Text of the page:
Regional Reviews: Connecticut & the Berkshires
Regional Reviews by Zander Opper
Comedy Is Hard!
One of the nicest (and most unexpected) things about this show is that the well known personas of both its leads, based on their past workJoyce DeWitt, from "Three's Comedy" and Micky Dolenz, from "The Monkees"is rarely touched upon. Indeed, when DeWitt makes her entrance at the beginning of the show, in a wheelchair and wearing a white "old lady" wig, there is not a trace of her Janet from "Three's Company." Instead, we are treated to an actress carving out a completely new character. The same goes double for the rubber-faced Micky Dolenz and his television/pop group persona. These are not performers resting on their past laurels, but rather skilled pros in their prime who know everything about how to make an audience laugh, and their performances are quite simply marvelous.
Playwright Reiss is best known from his twenty-five years of writing for "The Simpsons," so clearly he knows more than a little about writing a good joke. But, although there are gags galore here (almost all of them hitting the mark), there is also a level of warmth amidst the humor. The play is set in a nursing home for retired actors (beautifully designed by scenic designer Daniel Nischan) and the story follows the growing relationship between the characters of Kay (Joyce DeWitt) and Lou (Micky Dolenz). Not to reveal too much, but things start out pretty rocky between them before a gradual kinship is founded.
There is also a fine supporting cast. Michael McDermott is quite good as Lou's put-upon son, and both Dorian Mendez and Michael Hotkowski find laughs as, respectively, Kay's non-English speaking attendant and a homeless man given inspiration to become an actor. Special mention must be made for the sublime Dan Coyle, who plays a fellow patient at the nursing home. Though he doesn't have a lot of lines, the ones that he does utter are so riotous that he almost threatens to steal the show from the star duo.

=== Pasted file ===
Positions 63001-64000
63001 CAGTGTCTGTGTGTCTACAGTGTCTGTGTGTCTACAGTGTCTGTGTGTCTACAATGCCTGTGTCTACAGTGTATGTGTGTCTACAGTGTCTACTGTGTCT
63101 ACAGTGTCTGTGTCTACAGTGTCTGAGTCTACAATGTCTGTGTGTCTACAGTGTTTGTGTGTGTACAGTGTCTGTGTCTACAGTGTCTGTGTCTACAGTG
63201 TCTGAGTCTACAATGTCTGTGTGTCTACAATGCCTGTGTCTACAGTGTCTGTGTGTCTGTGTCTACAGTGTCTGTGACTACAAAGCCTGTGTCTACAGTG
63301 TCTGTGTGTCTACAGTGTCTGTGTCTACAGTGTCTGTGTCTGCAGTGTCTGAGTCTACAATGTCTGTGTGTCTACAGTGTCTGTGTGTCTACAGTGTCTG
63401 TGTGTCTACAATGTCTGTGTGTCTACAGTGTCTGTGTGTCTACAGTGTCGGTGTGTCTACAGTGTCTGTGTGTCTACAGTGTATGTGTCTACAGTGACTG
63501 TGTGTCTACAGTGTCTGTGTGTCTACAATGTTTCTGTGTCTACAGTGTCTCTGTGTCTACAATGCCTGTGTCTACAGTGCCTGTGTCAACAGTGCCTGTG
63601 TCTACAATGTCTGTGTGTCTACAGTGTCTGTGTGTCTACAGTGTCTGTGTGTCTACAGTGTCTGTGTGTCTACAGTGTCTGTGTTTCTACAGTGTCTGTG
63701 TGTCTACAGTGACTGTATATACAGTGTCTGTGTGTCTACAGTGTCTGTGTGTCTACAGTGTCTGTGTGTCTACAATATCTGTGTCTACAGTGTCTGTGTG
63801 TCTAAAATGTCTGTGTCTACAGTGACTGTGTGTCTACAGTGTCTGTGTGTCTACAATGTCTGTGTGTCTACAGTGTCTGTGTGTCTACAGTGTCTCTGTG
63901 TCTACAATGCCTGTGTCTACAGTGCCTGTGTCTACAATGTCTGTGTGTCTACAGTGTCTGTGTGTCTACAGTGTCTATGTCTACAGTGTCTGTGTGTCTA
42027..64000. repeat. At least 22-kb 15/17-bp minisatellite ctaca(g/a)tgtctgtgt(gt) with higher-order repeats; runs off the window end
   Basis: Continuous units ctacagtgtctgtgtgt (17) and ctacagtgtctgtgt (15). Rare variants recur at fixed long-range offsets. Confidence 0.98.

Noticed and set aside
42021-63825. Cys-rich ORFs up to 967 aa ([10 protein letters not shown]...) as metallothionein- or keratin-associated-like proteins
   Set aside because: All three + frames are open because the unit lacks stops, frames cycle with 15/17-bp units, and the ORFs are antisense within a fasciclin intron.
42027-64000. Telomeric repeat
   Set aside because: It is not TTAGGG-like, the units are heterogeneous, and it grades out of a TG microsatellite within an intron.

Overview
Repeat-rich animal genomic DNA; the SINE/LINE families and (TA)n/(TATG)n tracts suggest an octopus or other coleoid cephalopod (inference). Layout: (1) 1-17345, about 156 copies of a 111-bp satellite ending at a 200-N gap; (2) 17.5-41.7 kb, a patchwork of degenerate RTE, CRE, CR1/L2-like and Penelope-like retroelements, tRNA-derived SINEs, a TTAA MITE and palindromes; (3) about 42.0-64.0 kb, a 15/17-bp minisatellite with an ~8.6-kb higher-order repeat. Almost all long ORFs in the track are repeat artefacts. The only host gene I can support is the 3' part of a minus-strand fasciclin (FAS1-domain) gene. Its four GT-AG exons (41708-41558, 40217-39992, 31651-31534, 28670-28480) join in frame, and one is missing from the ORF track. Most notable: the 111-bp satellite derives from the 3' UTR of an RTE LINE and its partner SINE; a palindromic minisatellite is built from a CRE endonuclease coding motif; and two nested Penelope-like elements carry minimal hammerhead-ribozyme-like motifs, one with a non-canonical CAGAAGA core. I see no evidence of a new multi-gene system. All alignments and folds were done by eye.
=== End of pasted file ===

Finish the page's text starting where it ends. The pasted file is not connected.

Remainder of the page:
Still, Joyce DeWitt and Micky Dolenz are wizards at what they do and they prove to be an unbeatable pair in Comedy Is Hard!. One of the themes is the eternal question between the two lead characters of which is harder to perform, comedy or tragedy. You will have to see the show to find out the answer to that question. What is clear is that, though comedy may indeed be hard, when you have performers of the caliber of Joyce DeWitt and Micky Dolenz as your stars, they can make every laugh look effortless.
Comedy Is Hard! continues performances at Ivoryton Playhouse in Ivoryton, Connecticut through October 12th, 2014. For tickets, please visit www.ivorytonplayhouse.org or call (860) 767-7318.